Consumer DSLRs with HD video capabilities are becoming more and more prevalent these days. As a result, manufacturers are constantly battling to find ways to differentiate themselves and their products from the others. Nikon's D5000 offers a few features that help set it apart from other options in the company's line as well as from the models offered by other manufacturers.
Like many DSLRs today, the D5000 offers Live View mode. It also has HD movie recording capabilities with the ability to capture up to 720p HD video at 24fps. While some cameras such as the Canon EOS Rebel T1i focus on a large, high-resolution display on the back of the camera, Nikon has gone a slightly different route and has opted to feature an articulating screen on the back of the D5000. This screen may not offer quite the size or resolution of some of its competitors' models, but it does give you a lot of flexibility when you're shooting in Live View mode or filming videos.
The D5000 resembles some of its predecessors in terms of looks, but it actually inherits many higher-end features such as those found in the Nikon D90. For starters, the D5000 uses the same 12.3 megapixel CMOS sensor that's found in the D90. As a result, you'll also get the same sensitivity range of ISO 200-3200 with Lo-1 (ISO 100) and Hi-1 (ISO 6400) options. To help combat dust and keep your images clean, the D5000 incorporates a vibrating low pass filter as well as Nikon's Airflow system.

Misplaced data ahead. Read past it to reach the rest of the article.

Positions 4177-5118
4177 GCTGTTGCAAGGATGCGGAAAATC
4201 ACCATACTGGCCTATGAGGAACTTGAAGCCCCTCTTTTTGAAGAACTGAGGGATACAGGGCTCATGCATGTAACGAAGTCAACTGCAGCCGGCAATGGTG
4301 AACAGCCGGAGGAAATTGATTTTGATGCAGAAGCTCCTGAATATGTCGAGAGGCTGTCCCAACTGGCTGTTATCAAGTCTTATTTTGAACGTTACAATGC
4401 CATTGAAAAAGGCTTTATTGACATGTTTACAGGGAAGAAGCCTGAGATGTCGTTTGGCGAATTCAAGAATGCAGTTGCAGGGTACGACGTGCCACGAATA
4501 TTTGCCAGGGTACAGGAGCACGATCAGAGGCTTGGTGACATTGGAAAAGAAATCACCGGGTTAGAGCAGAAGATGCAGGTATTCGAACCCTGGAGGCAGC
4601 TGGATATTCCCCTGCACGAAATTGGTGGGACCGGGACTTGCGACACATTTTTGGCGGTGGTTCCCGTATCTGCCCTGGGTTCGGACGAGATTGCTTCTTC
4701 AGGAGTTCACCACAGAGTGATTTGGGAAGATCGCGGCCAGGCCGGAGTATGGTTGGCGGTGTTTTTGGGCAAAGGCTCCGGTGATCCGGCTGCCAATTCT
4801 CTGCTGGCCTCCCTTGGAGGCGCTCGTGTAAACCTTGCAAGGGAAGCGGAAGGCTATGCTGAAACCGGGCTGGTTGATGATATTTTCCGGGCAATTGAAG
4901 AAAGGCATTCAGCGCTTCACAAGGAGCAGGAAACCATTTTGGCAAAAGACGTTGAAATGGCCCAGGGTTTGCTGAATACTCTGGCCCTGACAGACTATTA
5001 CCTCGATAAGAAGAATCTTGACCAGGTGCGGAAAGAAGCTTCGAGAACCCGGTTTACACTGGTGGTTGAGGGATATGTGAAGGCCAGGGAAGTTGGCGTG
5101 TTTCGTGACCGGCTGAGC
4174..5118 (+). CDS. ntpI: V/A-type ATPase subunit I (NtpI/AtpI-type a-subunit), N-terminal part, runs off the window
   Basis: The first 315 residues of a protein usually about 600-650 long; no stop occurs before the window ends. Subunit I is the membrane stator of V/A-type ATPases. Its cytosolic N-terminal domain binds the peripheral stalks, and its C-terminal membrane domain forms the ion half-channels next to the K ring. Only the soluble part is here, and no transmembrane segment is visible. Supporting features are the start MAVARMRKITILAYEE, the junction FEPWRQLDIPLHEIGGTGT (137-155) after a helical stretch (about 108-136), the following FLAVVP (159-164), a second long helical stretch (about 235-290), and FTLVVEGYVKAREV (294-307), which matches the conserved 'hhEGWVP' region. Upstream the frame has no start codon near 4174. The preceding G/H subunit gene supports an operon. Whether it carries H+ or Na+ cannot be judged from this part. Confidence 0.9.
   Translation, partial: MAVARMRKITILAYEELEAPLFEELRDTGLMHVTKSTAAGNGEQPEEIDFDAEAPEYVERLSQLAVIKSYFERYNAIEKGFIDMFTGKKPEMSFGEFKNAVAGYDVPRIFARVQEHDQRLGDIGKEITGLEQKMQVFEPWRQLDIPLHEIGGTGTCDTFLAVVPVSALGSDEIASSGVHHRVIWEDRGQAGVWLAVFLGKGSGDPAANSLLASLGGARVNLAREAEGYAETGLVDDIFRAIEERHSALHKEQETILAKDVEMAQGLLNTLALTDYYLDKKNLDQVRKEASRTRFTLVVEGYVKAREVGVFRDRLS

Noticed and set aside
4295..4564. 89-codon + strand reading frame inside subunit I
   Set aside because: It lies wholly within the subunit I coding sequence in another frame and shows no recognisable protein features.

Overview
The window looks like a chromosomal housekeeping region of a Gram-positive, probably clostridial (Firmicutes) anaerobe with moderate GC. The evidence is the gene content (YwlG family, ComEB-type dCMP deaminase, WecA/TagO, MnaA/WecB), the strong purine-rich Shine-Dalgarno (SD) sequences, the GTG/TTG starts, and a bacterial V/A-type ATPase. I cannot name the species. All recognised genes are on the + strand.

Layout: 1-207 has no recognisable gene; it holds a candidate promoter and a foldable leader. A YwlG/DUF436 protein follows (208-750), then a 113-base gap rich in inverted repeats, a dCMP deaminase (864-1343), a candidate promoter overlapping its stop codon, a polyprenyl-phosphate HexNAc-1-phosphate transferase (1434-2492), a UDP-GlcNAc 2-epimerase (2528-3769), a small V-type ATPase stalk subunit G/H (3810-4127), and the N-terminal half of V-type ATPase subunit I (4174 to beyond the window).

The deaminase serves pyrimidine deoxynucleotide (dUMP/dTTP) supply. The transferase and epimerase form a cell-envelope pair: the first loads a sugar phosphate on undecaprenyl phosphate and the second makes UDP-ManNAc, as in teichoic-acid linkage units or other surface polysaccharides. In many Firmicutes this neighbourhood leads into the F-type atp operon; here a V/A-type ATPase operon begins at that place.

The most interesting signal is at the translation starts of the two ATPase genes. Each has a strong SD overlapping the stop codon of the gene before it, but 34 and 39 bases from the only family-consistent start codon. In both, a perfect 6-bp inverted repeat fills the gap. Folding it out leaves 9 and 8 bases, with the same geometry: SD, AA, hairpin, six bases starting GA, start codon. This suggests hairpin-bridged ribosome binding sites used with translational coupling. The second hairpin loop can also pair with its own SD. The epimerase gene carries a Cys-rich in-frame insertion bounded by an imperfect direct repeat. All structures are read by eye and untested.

Although the D5000's burst rate of 4fps is slightly slower than that of the D90's 4.5fps burst speed, it's important to remember that many DSLRs in the D5000's class offer burst speeds in the 3fps to 3.5fps range. This includes one of the D5000's biggest competitors, the Canon EOS Rebel T1i, with a burst of 3.4fps.
With a few good (and somewhat reasonably priced) DSLRs on the market today that can capture HD video, it can be tough for new users to decide which camera to choose. For users who are considering an upgrade from their current DSLR and who already own accessories or lenses, switching manufacturers may not be a good option. But just because you may be locked into a certain brand doesn't mean you're ready to pick up the company's latest and greatest. So is the D5000 the next greatest camera from one of the top DSLR manufacturers?
Read on as we take a closer look at the Nikon D5000 to see how it stacks up to the competition as well as whether it's worth the upgrade for current Nikon DSLR owners who want to use their current accessories and lenses.